State Water Resources Research Institute Program


Project ID: 2007OR82B
Title: Beyond Dollars and Acre Feet: Assessing the Social Sustainability of Emerging Environmental Governance Structures and Restoration Efforts on 'Off-Project' Irrigated Lands in the Upper Klamath Basin
Project Type: Research
Start Date: 3/01/2007
End Date: 2/28/2008
Congressional District: 2nd
Focus Categories: Agriculture, Conservation, Education
Keywords: irrigated agriculture, ecological restoration, environmental governance, social sustainability
Principal Investigators: Gosnell, Hannah; Lach, Denise
Federal Funds: $ 25,616
Non-Federal Matching Funds: $ 51,261
Abstract: Many water resource conflicts have their roots in problems related to environmental governance - the set of regulatory processes, mechanisms, and organizations through which political actors influence environmental actions and outcomes. The Klamath Basin is one such example. Historically there has been strong resistance to restoration projects initiated by the federal government, but the recent emergence of more decentralized "hybrid" environmental governance structures (including, for example, government funded water "banks," co-management with tribes, and community based natural resource management) and associated restoration projects on the "off-project" irrigated landscapes of the Upper Klamath Basin offer new hope that private landowners can be effectively engaged in ecosystem restoration. How water is used on off-project lands has a critical impact on the viability of endangered shortnose and Lost River sucker populations and plays a major role in the quality of Upper Klamath Lake water, and the quantity of water flowing to other parts of the Basin, both of which have implications for the viability of threatened salmon in the Lower Basin. Water use in the tributaries also has critical bearing on the livelihoods of individual landowners dependent on water supply for irrigation, as well as the physical and spiritual well-being of the communities that inhabit the tributaries, including the Klamath Tribes. The convergence of a number of factors, including demographic change in the Basin, impending adjudication, and increasing pressure from Klamath Project irrigators to share the burden of demand reduction has resulted in a recent increase in landowner engagement in water conservation and ecosystem restoration efforts in the three tributary basins to Upper Klamath Lake (the Wood, Williamson, and Sprague). The proposed project seeks to identify, catalog, and map the various restoration efforts going on in the tributaries, and evaluate the efficacy, viability, and social sustainability of the emerging governance structures on which they depend. Methods include demographic data analysis, GIS mapping, interviews, and focus groups. The impact of this project will be measured by responses at a town hall style meeting where results will be presented and community feedback and evaluation will be documented. The results of the research will be disseminated to federal agencies and NGOs working in the basin, policymakers, and other interested parties. Findings will be incorporated into a larger grant proposal to the National Science Foundation to build on this research.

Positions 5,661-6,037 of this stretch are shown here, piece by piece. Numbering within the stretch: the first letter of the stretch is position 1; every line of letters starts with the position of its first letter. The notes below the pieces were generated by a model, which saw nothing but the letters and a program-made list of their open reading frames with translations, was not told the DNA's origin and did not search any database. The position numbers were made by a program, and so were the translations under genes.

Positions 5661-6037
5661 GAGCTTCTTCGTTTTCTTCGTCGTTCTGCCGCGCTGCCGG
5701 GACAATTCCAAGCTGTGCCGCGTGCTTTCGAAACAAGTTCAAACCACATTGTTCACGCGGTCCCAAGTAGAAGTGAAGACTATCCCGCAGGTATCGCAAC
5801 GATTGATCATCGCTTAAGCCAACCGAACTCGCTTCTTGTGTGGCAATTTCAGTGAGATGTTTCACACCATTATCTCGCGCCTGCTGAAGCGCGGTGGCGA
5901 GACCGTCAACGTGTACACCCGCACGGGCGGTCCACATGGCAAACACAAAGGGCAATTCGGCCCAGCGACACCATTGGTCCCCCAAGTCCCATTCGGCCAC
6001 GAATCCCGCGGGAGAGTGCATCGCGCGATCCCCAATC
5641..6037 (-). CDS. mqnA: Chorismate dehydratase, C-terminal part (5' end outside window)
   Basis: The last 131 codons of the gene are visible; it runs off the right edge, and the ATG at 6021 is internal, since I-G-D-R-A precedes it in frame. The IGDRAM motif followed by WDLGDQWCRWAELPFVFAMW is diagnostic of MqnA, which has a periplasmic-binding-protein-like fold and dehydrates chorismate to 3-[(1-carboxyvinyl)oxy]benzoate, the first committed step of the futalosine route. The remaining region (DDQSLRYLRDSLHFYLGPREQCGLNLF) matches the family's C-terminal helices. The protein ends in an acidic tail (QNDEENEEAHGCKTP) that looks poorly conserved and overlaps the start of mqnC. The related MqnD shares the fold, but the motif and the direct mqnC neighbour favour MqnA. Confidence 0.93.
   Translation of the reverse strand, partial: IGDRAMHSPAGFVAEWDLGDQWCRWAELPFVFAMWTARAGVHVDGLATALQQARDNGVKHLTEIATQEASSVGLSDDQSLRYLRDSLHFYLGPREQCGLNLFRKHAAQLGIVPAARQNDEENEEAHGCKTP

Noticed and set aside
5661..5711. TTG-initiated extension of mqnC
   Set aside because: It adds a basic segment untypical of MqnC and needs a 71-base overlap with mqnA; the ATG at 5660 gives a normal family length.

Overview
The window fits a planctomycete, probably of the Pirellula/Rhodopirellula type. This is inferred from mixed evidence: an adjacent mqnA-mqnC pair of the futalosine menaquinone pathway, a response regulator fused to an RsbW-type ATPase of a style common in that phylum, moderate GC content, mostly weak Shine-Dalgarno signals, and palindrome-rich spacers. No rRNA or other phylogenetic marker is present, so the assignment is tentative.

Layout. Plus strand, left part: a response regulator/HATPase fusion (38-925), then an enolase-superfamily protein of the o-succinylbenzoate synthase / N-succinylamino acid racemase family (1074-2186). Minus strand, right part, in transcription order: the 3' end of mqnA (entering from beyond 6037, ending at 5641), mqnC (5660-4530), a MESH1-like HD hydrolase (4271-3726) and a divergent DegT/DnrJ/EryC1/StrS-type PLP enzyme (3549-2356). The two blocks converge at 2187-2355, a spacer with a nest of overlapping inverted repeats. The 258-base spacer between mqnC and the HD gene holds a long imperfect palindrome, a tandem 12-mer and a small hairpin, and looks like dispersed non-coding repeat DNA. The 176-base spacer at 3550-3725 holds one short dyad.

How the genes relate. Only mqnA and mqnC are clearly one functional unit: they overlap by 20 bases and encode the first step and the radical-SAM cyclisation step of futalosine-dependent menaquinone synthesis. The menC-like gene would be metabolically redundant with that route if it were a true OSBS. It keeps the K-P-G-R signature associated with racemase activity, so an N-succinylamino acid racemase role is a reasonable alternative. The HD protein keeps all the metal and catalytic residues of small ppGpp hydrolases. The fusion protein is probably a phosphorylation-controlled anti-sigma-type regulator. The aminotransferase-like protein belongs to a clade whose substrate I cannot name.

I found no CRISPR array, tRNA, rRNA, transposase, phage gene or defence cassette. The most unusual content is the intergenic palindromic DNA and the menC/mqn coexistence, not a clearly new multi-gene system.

Progress/Completion Report, PDF

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